6 April 2013 | robert-temple
'For a happy girl, you say such sad things'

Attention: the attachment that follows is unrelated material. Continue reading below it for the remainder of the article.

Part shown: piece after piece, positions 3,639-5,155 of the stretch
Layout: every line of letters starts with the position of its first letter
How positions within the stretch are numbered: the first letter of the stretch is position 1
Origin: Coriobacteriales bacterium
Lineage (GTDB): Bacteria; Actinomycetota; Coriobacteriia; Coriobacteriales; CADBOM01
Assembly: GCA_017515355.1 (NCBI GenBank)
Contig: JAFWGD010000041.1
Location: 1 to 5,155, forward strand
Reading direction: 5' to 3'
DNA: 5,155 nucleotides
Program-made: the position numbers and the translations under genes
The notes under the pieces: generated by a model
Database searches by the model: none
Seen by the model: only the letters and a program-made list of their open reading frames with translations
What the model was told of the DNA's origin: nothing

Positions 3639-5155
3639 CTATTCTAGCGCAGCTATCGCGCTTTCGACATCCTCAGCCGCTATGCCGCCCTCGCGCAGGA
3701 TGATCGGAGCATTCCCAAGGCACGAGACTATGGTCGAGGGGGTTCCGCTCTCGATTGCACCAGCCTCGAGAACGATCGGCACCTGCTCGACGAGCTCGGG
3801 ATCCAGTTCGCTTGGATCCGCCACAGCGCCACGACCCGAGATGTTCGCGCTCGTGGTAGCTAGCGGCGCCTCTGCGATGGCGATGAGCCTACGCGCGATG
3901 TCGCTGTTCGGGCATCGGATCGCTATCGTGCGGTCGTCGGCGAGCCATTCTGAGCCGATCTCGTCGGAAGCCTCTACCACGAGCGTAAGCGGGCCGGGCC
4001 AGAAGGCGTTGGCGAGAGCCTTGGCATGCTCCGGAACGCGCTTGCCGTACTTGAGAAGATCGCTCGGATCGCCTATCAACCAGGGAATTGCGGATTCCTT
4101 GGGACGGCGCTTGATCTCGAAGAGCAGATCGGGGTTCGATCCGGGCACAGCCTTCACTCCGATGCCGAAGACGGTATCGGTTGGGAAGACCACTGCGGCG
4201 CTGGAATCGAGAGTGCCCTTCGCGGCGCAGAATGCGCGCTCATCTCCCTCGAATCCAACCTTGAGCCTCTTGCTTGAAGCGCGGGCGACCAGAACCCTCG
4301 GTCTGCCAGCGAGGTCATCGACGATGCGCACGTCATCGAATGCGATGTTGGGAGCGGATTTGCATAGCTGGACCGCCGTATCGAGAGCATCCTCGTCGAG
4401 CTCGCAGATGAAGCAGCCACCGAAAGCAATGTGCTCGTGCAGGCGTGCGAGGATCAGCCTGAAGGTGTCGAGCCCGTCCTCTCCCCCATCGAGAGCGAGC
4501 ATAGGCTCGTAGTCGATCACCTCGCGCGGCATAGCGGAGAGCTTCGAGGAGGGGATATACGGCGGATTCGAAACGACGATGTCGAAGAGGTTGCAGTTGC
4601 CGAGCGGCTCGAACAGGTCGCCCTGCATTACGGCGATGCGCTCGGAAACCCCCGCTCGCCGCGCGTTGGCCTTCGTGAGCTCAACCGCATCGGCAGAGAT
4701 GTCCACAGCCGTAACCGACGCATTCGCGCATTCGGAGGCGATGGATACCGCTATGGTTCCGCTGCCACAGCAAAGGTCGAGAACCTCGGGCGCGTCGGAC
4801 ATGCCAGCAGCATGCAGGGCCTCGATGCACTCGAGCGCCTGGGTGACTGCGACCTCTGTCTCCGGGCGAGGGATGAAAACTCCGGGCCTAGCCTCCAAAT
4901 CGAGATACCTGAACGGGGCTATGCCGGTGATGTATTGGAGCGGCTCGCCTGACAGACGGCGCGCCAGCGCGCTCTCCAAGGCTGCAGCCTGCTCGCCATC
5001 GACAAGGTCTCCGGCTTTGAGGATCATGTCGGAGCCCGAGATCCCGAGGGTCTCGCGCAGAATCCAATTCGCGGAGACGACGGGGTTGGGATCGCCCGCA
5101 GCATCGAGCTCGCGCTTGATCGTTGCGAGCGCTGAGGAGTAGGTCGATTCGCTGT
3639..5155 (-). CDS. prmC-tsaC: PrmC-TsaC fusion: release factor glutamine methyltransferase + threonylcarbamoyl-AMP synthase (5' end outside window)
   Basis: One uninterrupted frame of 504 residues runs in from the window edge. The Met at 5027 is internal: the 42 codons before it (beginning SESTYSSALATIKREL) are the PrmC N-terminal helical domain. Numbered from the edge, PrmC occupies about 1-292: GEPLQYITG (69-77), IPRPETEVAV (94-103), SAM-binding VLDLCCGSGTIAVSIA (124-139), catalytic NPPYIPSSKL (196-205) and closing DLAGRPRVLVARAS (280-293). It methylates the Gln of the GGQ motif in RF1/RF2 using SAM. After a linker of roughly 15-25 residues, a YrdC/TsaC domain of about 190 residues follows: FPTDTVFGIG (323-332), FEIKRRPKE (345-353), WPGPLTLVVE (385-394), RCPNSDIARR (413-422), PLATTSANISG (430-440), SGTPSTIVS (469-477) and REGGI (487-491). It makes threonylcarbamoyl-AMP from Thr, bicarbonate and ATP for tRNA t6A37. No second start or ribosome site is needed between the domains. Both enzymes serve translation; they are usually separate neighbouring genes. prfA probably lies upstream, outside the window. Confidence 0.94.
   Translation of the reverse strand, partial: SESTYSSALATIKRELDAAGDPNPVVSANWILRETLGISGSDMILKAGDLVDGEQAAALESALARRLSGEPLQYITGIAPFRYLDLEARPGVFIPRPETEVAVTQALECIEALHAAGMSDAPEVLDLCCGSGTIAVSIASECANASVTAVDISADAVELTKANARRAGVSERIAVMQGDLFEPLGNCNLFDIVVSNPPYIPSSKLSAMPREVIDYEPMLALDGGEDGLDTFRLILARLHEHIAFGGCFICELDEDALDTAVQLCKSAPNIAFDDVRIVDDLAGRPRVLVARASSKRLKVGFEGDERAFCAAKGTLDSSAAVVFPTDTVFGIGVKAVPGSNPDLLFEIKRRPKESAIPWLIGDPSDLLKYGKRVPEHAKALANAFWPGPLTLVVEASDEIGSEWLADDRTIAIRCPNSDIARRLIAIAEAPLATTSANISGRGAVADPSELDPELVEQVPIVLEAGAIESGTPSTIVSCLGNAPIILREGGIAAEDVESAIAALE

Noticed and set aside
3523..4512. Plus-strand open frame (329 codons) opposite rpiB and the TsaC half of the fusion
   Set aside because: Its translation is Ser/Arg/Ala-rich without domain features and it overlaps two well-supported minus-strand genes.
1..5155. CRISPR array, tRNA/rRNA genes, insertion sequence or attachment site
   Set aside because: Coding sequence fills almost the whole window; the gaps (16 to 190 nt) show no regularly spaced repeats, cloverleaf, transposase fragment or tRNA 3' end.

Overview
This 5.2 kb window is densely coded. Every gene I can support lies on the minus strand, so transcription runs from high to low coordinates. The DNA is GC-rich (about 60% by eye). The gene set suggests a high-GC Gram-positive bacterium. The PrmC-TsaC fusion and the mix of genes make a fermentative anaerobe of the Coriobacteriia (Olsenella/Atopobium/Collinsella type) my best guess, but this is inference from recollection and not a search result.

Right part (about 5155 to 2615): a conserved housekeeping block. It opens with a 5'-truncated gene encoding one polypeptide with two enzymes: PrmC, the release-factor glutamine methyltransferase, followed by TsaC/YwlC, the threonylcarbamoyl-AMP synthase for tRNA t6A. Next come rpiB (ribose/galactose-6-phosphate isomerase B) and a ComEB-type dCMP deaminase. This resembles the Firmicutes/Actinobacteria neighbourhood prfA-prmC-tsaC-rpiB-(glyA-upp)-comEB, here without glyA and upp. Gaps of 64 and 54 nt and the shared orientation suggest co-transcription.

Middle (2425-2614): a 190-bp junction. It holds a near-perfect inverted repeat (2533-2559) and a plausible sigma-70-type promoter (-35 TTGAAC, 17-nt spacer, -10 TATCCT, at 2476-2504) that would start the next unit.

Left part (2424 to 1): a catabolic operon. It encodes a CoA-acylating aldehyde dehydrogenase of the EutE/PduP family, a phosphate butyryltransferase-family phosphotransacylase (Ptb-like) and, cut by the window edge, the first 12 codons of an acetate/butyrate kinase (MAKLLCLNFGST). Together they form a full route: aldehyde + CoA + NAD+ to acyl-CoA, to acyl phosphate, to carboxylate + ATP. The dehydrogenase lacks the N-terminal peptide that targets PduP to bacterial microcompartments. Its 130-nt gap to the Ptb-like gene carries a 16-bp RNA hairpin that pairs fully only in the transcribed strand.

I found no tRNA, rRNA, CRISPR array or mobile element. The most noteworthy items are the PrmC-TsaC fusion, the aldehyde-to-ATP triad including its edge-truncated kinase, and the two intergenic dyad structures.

This is one of the great poetic classic films of the 1960s. Much of the dialogue is pure poetry, the scenes exude an overwhelming atmosphere of longing, memory, and loss, and the central performance by Sarah Miles is one of the finest of her career. The screenplay was written by Edna O'Brien, with more than a whiff of the Celtic Twilight about it, based upon her short story 'A Girl by the Seaside'. O'Brien's talents as screenwriter and dramatist appear to have been overlooked and forgotten today, as she continues to bask in the admiration of the lovers of her novels and stories. But she definitely had this other string to her Gaelic bow, and it was a pity that it did not continue. I must be one of the few people who saw the off-Broadway production in New York of her powerful and emotional play THE GATHERING many long years ago now, which proved her worth as a playwright. Producers in Britain never wanted to look at it, possibly because writers belong in boxes, and O'Brien's box has always been firmly labelled 'novelist and writer of stories'. Speaking personally, I think her most impressive book (and I have not read them all by any means) was A PAGAN PLACE, which tells us more about the real Ireland than we ever dared to imagine. Those of us who are only part Irish, with a dash of that blood added to us as if it were Worcestershire Sauce (if such an English reference may be forgiven, for I know of no Irish sauce other than their wit), have often wondered what it must be like to be genuinely Irish. O'Brien tends to answer such questions, though her main purpose is to explain to everyone what it means to be a woman first, an Irish woman second, and an expatriate Irish woman last, for she lives in London, not in her old pagan place. This magnificent film is so evocative that it positively sings, and some of the Irish songs on the sound track are therefore most appropriate. I saw it when it came out, and never forgot the wonderful scene where the director Desmond Davis (whose best film this probably is) filmed the dancing Sarah Miles in a rapid retreating dolly shot down the main street by night of the small Irish fishing village on the coast of County Clare where this film was made. That wild cinematic moment truly captured the exuberance which Sarah Miles was trying to live once again by revisiting the village and her youth, after an absence of a few years. Miles was 25 by the time she made this film, but she easily managed to look 17 in the flashback sequences, of which there are many. She is one of the few actresses who ever managed perfectly to sustain looks of innocent ecstasy on her face and make us believe it. It is a positive crime against world culture that this film has never been released on either video or DVD. After years of searching, I finally managed to obtain a DVD of an off the air broadcast of the film which was shown long ago by Thames Television, a British company which only existed between 1968 and 1992. The O'Brien – Davis partnership continues to be well known by the survival and availability of their joint film GIRL WITH GREEN EYES (1964), which features such startling performances by Peter Finch and Rita Tushingham, and is a brilliant work of cinema as well. But this film in my opinion is superior even to that one. O'Brien's deeply unsettling and hair-raising, but scintillating, screenplay for the film THREE INTO TWO WON'T GO (1969) has also never been available for us to see, as that film has also never been released on video or DVD. I haven't seen it since it came out, but once seen, you can never forget it, although the story makes for an uncomfortable memory. This lyrical film alternates between past and present and concerns the story of Sarah Miles's character. She was an orphan whose father had been a fisherman, and she worked in the small hotel seen in the story. It is owned by the character played quietly and thoughtfully by Cyril Cusack. He had been her employer then, and now that she has suddenly and unexpectedly returned, he is her host now. It is the end of the season, and the little hotel cum pub is about to close for the winter. Miles is its last guest. The film opens with her rushing down ecstatically to the seaside, walking barefoot in the sand and wading in the gentle surf. As the evening draws in, she explores the village, seeing the same old shop and pub signs with their Irish surnames which we also see in flashbacks. This is a very remote place, with 482 inhabitants, as we later learn. Miles has come in search of her lost love of years before, the young seaman Colin, played by Irish actor Sean Caffrey. Can their lost love be resurrected? Does he still idolize Miles as she has idolized him all these years? ('It's always been you, Colin, it was always you.') Or will reality throw a cold towel over Miles's head and smother her in further, choking disappointments? Miles, desperately lonely and abandoned in London, reluctantly married one of the most horrible types of Englishmen, an arrogant, opinionated, self-regarding ass. She has fled from him in a desperate attempt to recover her true identity. But can this be done? The anguished desire to recapture lost dreams pervades this film, which is a true work of art and has lost none of its poignancy today. In America it was released as TIME LOST AND TIME REMEMBERED, and also released as PASSAGE OF LOVE.